A report from the National Academy of Sciences said a microwave weapon was most likely the cause of the injuries. While the report has convinced a number of the victims, some experts have viewed skeptically the evidence a microwave weapon was responsible.

injured while visiting Moscow, said it was clear from the hearing that Mr. Burns would “engage in a robust investigative effort to find the actors involved and hold them accountable.”

Until Mr. Burns is sworn in and begins his own review, the C.I.A. is not expected to make any new conclusions. But the agency appears eager to signal that it is taking the issue seriously.

The task force will be made up of medical experts, human resources specialists and intelligence officers, some on a full-time basis, as the agency seeks a better understanding of the episodes.

The State Department has also stepped up efforts to examine the incidents that have left its personnel injured. Secretary of State Antony J. Blinken has received updates on the department’s investigation and has elevated the role of the coordinator overseeing that examination to better work with other departments, improve the response to the incidents and support injured personnel, a spokesman for the State Department said.

During the Trump administration, current and former officials expressed frustration with the government investigation. The State Department and C.I.A., they said, were not adequately sharing information. Some officials said there was tension between the two agencies.

Biden administration officials said that they had plans to fix that, and that the State Department, C.I.A., and other intelligence agencies would work better together to examine the incidents and their cause.

Gina Haspel, the former C.I.A. director, was not convinced by the evidence that Russia was responsible or that the series of incidents could be definitively classified as an attack, according to intelligence officials. But in December, Ms. Haspel formalized the work of ad hoc groups to create the task force, to re-examine earlier incidents and to collect information about new ones.

She also asked officers who thought they might have been victims but had not reported it to come forward to talk with the task force.

She also assigned the task force to help current and former officers get better treatment for injuries caused by their service with the C.I.A. Recent intelligence authorization bills based by Congress have allocated additional resources for current and former officers to receive medical treatment.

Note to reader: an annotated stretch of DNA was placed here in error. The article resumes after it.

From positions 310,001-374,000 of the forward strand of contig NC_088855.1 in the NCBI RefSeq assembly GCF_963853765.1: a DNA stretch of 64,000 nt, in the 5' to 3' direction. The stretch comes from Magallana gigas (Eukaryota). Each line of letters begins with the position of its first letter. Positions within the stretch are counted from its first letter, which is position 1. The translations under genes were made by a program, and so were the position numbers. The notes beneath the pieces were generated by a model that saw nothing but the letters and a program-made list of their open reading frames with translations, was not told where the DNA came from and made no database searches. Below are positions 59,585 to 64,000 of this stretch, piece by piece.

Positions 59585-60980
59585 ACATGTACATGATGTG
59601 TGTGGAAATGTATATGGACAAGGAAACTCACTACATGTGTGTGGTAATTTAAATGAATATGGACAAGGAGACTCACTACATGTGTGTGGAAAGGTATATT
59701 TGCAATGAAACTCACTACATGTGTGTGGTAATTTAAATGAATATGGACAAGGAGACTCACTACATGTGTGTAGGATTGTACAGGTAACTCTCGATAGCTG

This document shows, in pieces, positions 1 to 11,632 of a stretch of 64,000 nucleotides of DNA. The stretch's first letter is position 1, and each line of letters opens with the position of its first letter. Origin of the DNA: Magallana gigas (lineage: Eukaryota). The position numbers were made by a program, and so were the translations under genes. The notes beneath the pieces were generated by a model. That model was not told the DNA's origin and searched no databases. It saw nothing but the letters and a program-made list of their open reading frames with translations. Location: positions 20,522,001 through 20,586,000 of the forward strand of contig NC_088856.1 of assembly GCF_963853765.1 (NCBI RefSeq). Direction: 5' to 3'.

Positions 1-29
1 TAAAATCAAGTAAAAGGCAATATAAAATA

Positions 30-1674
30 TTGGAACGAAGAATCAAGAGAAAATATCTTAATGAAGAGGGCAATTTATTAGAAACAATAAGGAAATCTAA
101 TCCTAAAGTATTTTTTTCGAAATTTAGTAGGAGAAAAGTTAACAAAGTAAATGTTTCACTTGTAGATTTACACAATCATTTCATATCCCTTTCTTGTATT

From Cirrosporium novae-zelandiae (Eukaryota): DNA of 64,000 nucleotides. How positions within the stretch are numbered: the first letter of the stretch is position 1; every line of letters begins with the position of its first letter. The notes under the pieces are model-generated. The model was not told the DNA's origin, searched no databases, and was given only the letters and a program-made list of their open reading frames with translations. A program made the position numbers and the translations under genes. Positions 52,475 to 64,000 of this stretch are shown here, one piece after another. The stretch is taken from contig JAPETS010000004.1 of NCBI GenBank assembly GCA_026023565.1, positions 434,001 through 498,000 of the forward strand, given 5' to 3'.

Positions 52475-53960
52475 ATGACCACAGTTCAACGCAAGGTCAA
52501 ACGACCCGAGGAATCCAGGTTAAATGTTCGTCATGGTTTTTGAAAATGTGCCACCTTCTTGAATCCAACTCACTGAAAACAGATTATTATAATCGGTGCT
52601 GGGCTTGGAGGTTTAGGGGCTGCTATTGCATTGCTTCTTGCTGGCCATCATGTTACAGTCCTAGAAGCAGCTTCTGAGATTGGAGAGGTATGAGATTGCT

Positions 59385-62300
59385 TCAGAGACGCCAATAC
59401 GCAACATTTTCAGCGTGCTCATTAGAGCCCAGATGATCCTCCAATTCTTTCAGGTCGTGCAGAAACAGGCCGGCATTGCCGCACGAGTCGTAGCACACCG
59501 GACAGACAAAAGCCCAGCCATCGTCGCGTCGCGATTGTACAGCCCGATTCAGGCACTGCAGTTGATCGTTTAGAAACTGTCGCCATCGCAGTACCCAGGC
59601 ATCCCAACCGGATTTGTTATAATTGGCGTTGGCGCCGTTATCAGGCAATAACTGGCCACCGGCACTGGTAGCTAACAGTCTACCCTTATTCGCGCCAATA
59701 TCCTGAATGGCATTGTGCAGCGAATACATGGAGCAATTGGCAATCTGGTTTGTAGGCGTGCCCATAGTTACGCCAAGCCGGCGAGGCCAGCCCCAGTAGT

Some briefed on the new efforts said medical treatment is improving. Agency officials are now being assigned a nurse or other medical professional to help coordinate their care, including options to receive treatment at Walter Reed National Military Medical Center or other specialized facilities.

But some current and former government officials said they remained uncertain that all of the bureaucratic hurdles to getting treatment have been removed. So far, only a handful of C.I.A. officers with Havana syndrome have been treated at Walter Reed.

Mr. Polymeropoulos, the former C.I.A. officer, helped run clandestine operations in Russia and Europe and experienced what he believes was an attack in December 2017 while on a trip to Moscow for the agency. The incident immediately caused severe vertigo that later developed into debilitating headaches.

When the headaches did not end, Mr. Polymeropoulos retired. He pushed for the agency to allow him to go to Walter Reed, which the agency initially resisted. But last month, Mr. Polymeropoulos completed a treatment course for traumatic brain injury, or T.B.I., at Walter Reed.

Mr. Polymeropoulos said Mr. Burns should meet with injured officers to hear their firsthand accounts as he begins reviewing the evidence of what happened and the medical response.

“Burns will in short order need to overcome a bureaucracy that has not been kind to those that have asked for medical care,” Mr. Polymeropoulos said. “Immediately opening the pathway to Walter Reed for any officers who request treatment — as T.B.I. gets worse over time — will show a level of dedication to the work force that has been sorely lacking.”